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Some disability-related writing I was asked to do is going to be published in a national newspaper soon. I’m excited, proud, all of the correct emotions, but I’m also a bit scared. Scared because putting my head above the parapet can draw more attention than I wanted, and the wrong sort.

In 2015 something bad happened. Every socially anxious person’s worst nightmare, and I lived it, for months. Friends unfriending, blocking, ghosting, and worse – being talked about, lied about, with no way to see what was being said. Strands would reach me from time to time, each time more exaggerated or fictional than the last. At my darkest points, I pictured it like a virus infecting every aspect of my social life, every group I was affiliated with (after all, everyone is connected these days). I wrote blog posts in my head daily, of what I could say to try and control the narrative, but always resigned myself with the fact that trying to do so would make things worse. Which is why I’m not doing so now, in fact. I’m still too anxious. But this is where being in the public eye comes in. I started to notice a pattern back in 2015, small but defined. When a blog post was shared around, or lots of people retweeted one of my tweets, I would have a drop in followers. It seems exposure led to a backlash, as some people made it their civic duty to tell others to unfollow me because of what they’d heard . It was hard to swallow, but I would eventually, after months of self loathing, tell myself that people who believed rumours about me weren’t worth having as friends or acquaintances. Sometimes I even believed myself. Even though it’s boiled over, now I’m getting more exposure for activism and writing it’s making me anxious in case it starts up again. The fourth? fifth? whatever wave of it I’m up to now. In a way I feel I’m more able to cope. My friendship groups have comfortable, equitable dynamics, and I’m not going through social destruction at the same time as trying to fight for the benefits I need to survive (2015 was not a good year).  But, all the same, despite being a stronger, more self-assured person these days (at least to an extent), I hope fervently that actually getting a readership won’t lose me friends. I hope the friends I have now know me well enough to know my principles.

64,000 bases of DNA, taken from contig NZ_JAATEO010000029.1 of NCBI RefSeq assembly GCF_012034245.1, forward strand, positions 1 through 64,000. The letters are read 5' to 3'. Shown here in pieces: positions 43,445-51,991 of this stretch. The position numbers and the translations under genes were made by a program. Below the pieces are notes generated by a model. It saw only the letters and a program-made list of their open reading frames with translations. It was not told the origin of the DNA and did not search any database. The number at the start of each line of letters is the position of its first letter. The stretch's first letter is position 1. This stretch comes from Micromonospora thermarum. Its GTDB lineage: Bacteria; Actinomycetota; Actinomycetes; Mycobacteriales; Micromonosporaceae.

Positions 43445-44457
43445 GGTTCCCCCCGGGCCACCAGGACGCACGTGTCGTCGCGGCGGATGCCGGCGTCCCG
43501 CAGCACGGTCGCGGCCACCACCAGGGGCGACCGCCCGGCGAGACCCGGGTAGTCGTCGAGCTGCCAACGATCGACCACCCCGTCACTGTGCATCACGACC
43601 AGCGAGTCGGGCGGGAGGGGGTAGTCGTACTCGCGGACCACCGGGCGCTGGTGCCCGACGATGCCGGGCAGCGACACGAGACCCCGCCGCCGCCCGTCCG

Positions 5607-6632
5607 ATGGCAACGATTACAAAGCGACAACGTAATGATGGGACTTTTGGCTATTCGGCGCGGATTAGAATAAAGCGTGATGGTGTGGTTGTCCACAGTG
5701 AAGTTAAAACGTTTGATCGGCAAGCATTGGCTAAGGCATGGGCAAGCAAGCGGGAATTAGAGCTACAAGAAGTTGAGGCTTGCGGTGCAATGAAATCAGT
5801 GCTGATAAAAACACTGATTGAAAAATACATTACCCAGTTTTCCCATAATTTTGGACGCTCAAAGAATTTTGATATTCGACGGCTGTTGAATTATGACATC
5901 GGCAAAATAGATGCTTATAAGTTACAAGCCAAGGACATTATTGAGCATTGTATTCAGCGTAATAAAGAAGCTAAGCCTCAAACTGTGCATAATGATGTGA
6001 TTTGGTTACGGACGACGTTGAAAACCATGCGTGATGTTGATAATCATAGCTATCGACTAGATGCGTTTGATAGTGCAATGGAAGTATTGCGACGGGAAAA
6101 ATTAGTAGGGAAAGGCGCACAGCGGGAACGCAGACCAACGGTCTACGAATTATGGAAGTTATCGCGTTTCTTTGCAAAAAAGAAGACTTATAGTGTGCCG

(An alternative take is I Survived Every Socially Anxious Person’s Worst Nightmare and that in itself is amazing, but I won’t lie and say it doesn’t still affect me. I can’t talk about it without crying. I avoid certain venues and events in case of seeing specific people. I can’t make a new friend without trying to work out how if they’re socially connected to anyone involved, and if they could already have heard of me in a negative way. And I am incredibly, incredibly scared of having an argument with any friend, or being read the wrong way. I screen cap conversations that I worry could come back to haunt me, for fear of being gaslighted again. But mostly I’m just thankful that I didn’t give up entirely, or failed in my attempt to, because it did get better. After nearly a year it died down, and I sat in the ashes of my self esteem and rebuilt from the ground-up.)